Don’t get me wrong.  Being a refugee here is not an easy life and these people need all the help they can get.  But the stereotype I had built up in my mind of what a refugee camp is was certainly challenged during this visit.  This is the largest, most accessible and most ‘open’ camp in Thailand.  We found out later that one is supposed to apply for a pass to visit, and that this takes about a week to process.  There is also a Seventh-day Adventist lady that runs a school here.  Again, we found out after our visit, otherwise we would have tried to track her down.

The Karen people are here because many of them come from an area where the Burmese government is fighting guerilla groups.  The government doesn’t want anyone living in this area, as the local people could pass important intelligence to the rebel groups.  There are several armies fighting in this area.  Unfortunately the local people have few choices – they can either be displaced people in their own country, live in a war zone, or become refugees in Thailand.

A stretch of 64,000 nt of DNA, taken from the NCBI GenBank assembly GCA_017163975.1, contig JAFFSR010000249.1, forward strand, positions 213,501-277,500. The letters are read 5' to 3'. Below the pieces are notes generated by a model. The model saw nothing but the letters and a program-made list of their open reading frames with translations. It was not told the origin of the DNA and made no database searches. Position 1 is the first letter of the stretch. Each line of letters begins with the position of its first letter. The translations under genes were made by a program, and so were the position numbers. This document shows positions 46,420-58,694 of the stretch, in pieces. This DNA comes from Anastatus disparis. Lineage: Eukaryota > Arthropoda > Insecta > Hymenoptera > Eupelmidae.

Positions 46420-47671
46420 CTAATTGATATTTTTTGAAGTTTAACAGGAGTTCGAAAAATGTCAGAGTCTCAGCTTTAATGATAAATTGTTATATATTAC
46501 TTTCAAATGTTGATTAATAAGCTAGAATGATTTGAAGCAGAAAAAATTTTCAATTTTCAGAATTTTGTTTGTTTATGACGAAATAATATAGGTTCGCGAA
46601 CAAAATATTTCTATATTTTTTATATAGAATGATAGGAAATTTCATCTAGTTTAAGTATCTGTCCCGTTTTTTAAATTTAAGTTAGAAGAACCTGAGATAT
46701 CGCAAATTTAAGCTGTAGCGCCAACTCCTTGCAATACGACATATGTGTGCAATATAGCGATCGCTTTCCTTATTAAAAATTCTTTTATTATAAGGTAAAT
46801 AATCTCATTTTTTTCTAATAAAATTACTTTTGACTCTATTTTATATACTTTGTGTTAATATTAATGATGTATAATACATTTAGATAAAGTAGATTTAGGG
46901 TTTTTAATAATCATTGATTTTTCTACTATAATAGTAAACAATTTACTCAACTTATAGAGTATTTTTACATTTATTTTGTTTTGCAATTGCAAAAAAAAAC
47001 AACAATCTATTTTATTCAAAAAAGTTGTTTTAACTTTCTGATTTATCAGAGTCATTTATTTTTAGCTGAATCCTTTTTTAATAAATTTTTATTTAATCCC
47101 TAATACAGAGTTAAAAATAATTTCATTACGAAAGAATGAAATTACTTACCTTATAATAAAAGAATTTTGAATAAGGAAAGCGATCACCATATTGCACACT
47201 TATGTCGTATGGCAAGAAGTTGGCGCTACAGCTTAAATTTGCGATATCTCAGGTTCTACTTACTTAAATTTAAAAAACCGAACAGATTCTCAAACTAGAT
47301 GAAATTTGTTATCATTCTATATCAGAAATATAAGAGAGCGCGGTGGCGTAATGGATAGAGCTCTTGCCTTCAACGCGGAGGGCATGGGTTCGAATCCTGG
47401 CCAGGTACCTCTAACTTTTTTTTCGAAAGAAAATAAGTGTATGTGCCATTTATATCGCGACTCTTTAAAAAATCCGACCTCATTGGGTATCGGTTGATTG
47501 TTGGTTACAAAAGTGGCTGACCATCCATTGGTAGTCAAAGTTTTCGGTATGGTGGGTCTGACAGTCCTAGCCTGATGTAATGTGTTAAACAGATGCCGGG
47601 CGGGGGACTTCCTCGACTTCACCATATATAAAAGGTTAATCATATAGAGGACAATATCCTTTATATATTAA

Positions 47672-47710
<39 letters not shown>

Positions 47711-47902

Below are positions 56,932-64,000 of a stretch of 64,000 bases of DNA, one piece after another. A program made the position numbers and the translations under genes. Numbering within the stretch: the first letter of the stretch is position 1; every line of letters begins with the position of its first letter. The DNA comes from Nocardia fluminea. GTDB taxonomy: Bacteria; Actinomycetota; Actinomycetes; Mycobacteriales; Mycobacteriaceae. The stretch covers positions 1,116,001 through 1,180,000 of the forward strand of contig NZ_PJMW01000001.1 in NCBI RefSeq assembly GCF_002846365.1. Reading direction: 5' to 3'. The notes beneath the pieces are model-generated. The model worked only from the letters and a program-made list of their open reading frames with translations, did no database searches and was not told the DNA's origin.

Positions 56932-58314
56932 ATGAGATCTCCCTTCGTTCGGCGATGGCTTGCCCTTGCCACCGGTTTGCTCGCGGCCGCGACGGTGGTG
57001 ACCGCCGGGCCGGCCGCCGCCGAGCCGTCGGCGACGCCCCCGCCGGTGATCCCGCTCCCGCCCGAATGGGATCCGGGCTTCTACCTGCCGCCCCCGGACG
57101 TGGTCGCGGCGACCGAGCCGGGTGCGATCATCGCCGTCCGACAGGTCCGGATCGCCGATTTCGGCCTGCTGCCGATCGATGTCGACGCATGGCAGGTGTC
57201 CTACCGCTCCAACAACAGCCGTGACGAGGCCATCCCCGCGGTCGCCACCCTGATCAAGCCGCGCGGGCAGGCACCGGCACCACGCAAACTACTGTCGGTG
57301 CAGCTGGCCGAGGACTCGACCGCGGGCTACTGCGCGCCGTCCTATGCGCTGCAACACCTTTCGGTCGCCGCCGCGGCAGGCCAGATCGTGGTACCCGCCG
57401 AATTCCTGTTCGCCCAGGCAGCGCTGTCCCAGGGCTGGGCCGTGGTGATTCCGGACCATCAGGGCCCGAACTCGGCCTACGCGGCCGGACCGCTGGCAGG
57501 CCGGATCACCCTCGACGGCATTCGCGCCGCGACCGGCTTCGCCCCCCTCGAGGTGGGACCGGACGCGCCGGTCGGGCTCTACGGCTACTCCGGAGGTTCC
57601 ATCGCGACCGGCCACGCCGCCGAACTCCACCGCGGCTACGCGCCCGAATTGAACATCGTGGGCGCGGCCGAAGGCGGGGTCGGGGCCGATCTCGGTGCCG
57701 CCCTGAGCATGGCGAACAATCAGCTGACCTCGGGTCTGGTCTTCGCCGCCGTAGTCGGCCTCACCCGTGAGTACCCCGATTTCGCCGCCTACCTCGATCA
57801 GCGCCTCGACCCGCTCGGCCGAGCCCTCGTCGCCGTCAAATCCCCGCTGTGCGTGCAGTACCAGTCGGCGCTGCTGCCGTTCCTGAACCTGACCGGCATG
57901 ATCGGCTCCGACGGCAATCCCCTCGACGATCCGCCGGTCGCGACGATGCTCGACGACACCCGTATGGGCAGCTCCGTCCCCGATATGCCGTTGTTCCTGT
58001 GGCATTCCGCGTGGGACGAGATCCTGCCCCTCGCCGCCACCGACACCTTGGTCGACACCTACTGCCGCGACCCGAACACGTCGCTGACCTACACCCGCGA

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We climbed up one of the steep mountains to the place where our guide lives.  He goes to school to learn English, and then he comes ‘home’ and teaches the others in his house.  Here is how they live.  Notice the boxes around the room – they are the bedding they use at nights (remember – you can click on the photos to see a larger version).

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This is a photo of the kitchen, the temple, and the primary school.

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As you can see in this photo, the water is carried from the bottom of the hill.

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This couple were from America and visiting various refugee camps in Thailand and providing medical care.  The woman told me that they went to a camp that can only be reached by boat at this time of the year, and that they hit a rock in the water and all fell into the river.